During May twelve deliberative groups were held across the UK to help the HFEA to explore and understand public perceptions, motivations and attitudes to hybrid research. Half the participants of these groups were subsequently invited to attend a day long event, held in the first week of June. A short video this event can be viewed below:

Public Views on Hybrid & Chimera Embryos

In early July, an opinion poll will be carried out to further explore public opinion on this issue.

Public event

On Tuesday 26th June the HFEA held a public event to discuss the issues raised through the Hybrids and Chimeras consultation.

The event was chaired by TV's Nick Ross and a panel made up of:

  • Dr Lyle Armstrong - Lecturer in Stem Cell biology, University of Newcastle
  • Rev. Dr. Stephen Bellamy - Vicar of St. James' church Birkdale, Southport
  • Josephine Quintavalle - Co-founder of Comment on Reproductive Ethics (CORE)
  • Christine Young - Special Parkinson's Research Interest Group
  • John Cornwell - Director of the Science and Human Dimension Project at Jesus College, Cambridge and regular writer for The Tablet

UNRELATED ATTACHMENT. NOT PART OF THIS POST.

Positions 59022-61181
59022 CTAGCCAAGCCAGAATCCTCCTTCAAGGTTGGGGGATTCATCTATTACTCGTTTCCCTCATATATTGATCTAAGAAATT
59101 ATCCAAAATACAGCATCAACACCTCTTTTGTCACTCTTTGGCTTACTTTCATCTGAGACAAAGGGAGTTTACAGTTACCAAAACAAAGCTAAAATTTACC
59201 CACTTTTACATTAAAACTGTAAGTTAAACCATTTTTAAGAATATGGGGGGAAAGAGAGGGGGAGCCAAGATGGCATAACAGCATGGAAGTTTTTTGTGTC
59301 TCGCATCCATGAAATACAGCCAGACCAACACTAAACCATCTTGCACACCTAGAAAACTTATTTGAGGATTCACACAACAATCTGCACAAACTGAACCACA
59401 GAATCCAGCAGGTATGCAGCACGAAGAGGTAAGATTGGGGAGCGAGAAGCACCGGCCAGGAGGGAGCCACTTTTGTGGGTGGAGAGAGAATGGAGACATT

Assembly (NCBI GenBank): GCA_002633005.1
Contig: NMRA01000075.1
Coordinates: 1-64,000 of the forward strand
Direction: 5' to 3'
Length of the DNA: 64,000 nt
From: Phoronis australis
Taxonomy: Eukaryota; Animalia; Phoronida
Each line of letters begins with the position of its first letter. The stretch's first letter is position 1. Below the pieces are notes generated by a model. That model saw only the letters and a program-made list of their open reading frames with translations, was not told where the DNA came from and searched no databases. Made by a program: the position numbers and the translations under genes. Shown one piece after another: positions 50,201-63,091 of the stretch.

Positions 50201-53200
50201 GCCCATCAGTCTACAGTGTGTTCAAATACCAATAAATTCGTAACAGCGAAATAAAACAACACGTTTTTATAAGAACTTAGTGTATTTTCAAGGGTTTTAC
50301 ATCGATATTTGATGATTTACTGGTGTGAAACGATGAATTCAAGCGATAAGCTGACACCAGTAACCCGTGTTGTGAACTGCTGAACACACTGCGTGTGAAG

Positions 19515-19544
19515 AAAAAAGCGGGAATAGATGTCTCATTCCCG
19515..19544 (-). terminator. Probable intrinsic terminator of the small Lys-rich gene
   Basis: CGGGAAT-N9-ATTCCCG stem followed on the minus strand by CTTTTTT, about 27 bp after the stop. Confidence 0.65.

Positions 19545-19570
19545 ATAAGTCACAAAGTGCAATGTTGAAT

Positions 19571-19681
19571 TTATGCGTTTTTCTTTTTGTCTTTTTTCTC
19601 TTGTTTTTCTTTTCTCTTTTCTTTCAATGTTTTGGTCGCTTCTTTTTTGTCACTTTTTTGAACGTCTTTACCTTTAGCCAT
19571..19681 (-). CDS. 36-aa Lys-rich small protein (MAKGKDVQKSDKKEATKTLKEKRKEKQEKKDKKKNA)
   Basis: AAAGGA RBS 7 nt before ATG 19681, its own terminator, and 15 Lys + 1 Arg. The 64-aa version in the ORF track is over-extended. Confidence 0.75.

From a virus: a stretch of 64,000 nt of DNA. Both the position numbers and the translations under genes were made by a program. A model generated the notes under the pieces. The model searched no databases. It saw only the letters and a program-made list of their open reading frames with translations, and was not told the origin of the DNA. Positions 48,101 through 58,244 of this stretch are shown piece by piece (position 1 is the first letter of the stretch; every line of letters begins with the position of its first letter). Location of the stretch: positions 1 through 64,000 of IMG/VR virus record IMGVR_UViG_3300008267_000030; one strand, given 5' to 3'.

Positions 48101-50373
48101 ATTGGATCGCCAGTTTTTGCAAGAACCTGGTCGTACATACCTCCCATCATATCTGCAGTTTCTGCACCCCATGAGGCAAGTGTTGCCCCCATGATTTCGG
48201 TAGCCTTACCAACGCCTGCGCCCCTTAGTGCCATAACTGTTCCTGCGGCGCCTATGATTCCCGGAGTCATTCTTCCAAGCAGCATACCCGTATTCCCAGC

The discussion was wide and varied with a mix of questions from the floor and polling questions.

Some of the key issues raised were;

  • Whether or not the research is necessary given therapeutic advances made in stem cell research to date have been from adult and cord blood stem cells.
  • The notion of boundaries in science and whether or not this type of research crosses a boundary in the species divide.
  • The efficacy of the proposed research, exploring if it is indeed possible, and if so how applicable research findings from hybrid embryos would be to human beings.
  • The use of potential treatments when animals have been used in their production or research.
  • Whether or not the moral and ethical reasons not to pursue the research outweigh the potential benefits it might bring.
Audio files

You can listen to the debate by downloading the following audio mp3 files:

Final Report

Report coverThe findings of the consultation and the decision made by the Authority on 5 September 2007 are summarised in the following report:

Hybrids Policy -Final  Report (895 Kb) October 2008

Press releases

Further information

If you have any questions about the consultation please contact:

    Helen Coath
    Policy Manager
    Tel: 020 7291 8238

    This project is part funded by Sciencewise.

FAIR USE NOTICE: This page contains copyrighted material the use of which has not been specifically authorized by the copyright owner. Pegasus Research Consortium distributes this material without profit to those who have expressed a prior interest in receiving the included information for research and educational purposes. We believe this constitutes a fair use of any such copyrighted material as provided for in 17 U.S.C 107. If you wish to use copyrighted material from this site for purposes of your own that go beyond fair use, you must obtain permission from the copyright owner.
~ MENU ~


Webpages  2001-2015
Blue Knight Productions